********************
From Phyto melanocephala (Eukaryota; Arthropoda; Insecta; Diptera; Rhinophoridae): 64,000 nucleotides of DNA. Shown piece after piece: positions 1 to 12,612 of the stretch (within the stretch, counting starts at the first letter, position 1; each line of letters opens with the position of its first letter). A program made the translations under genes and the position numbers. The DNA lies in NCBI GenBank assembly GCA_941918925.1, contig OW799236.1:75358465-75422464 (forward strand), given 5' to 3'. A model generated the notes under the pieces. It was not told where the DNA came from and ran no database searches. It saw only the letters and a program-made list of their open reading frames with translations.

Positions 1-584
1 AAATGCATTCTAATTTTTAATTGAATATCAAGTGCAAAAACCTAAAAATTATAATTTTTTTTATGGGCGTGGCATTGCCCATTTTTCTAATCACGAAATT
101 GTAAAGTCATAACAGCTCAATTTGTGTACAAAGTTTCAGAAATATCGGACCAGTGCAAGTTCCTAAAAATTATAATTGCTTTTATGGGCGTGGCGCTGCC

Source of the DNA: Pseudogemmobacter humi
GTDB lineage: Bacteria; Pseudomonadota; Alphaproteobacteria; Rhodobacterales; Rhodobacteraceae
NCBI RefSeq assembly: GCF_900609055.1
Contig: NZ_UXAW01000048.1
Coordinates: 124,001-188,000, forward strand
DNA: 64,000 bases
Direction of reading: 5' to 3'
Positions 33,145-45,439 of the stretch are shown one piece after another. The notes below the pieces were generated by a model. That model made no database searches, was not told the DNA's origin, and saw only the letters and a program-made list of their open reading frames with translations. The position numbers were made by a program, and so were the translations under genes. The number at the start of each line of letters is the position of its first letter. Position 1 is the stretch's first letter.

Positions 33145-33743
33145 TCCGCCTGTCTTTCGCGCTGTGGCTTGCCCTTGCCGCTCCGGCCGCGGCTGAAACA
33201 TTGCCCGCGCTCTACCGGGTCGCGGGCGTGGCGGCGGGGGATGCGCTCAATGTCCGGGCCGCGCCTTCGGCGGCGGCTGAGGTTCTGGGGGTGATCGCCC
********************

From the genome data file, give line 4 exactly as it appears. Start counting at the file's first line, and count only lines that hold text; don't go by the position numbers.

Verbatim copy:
101 GTAAAGTCATAACAGCTCAATTTGTGTACAAAGTTTCAGAAATATCGGACCAGTGCAAGTTCCTAAAAATTATAATTGCTTTTATGGGCGTGGCGCTGCC